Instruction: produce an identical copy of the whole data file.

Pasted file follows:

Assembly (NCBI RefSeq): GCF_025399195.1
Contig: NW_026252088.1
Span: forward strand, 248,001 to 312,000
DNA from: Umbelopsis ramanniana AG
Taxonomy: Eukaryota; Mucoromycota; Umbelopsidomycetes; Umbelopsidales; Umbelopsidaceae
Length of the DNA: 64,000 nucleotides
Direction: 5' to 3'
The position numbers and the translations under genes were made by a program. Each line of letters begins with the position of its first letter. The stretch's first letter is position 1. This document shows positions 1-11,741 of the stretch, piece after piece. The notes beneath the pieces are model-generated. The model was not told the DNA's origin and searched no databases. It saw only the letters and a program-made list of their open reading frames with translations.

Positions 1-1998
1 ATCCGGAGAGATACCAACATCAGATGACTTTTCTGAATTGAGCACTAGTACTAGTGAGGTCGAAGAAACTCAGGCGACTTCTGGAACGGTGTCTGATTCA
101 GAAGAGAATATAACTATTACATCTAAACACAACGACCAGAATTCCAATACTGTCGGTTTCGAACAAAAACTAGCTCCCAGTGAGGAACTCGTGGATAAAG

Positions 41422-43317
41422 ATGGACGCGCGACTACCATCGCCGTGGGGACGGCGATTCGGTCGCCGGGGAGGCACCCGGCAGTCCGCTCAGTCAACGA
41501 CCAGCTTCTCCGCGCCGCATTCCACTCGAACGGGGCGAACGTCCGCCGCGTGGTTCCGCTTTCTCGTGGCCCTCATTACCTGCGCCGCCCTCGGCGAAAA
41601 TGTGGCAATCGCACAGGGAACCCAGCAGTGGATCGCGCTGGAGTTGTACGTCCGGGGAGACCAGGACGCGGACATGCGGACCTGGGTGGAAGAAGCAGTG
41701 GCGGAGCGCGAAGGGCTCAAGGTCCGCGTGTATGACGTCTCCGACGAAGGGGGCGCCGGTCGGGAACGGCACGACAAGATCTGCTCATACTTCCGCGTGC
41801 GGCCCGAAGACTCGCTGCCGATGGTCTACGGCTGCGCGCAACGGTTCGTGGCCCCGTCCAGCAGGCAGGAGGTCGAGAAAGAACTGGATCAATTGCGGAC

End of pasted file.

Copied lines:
Assembly (NCBI RefSeq): GCF_025399195.1
Contig: NW_026252088.1
Span: forward strand, 248,001 to 312,000
DNA from: Umbelopsis ramanniana AG
Taxonomy: Eukaryota; Mucoromycota; Umbelopsidomycetes; Umbelopsidales; Umbelopsidaceae
Length of the DNA: 64,000 nucleotides
Direction: 5' to 3'
The position numbers and the translations under genes were made by a program. Each line of letters begins with the position of its first letter. The stretch's first letter is position 1. This document shows positions 1-11,741 of the stretch, piece after piece. The notes beneath the pieces are model-generated. The model was not told the DNA's origin and searched no databases. It saw only the letters and a program-made list of their open reading frames with translations.

Positions 1-1998
1 ATCCGGAGAGATACCAACATCAGATGACTTTTCTGAATTGAGCACTAGTACTAGTGAGGTCGAAGAAACTCAGGCGACTTCTGGAACGGTGTCTGATTCA
101 GAAGAGAATATAACTATTACATCTAAACACAACGACCAGAATTCCAATACTGTCGGTTTCGAACAAAAACTAGCTCCCAGTGAGGAACTCGTGGATAAAG

Positions 41422-43317
41422 ATGGACGCGCGACTACCATCGCCGTGGGGACGGCGATTCGGTCGCCGGGGAGGCACCCGGCAGTCCGCTCAGTCAACGA
41501 CCAGCTTCTCCGCGCCGCATTCCACTCGAACGGGGCGAACGTCCGCCGCGTGGTTCCGCTTTCTCGTGGCCCTCATTACCTGCGCCGCCCTCGGCGAAAA
41601 TGTGGCAATCGCACAGGGAACCCAGCAGTGGATCGCGCTGGAGTTGTACGTCCGGGGAGACCAGGACGCGGACATGCGGACCTGGGTGGAAGAAGCAGTG
41701 GCGGAGCGCGAAGGGCTCAAGGTCCGCGTGTATGACGTCTCCGACGAAGGGGGCGCCGGTCGGGAACGGCACGACAAGATCTGCTCATACTTCCGCGTGC
41801 GGCCCGAAGACTCGCTGCCGATGGTCTACGGCTGCGCGCAACGGTTCGTGGCCCCGTCCAGCAGGCAGGAGGTCGAGAAAGAACTGGATCAATTGCGGAC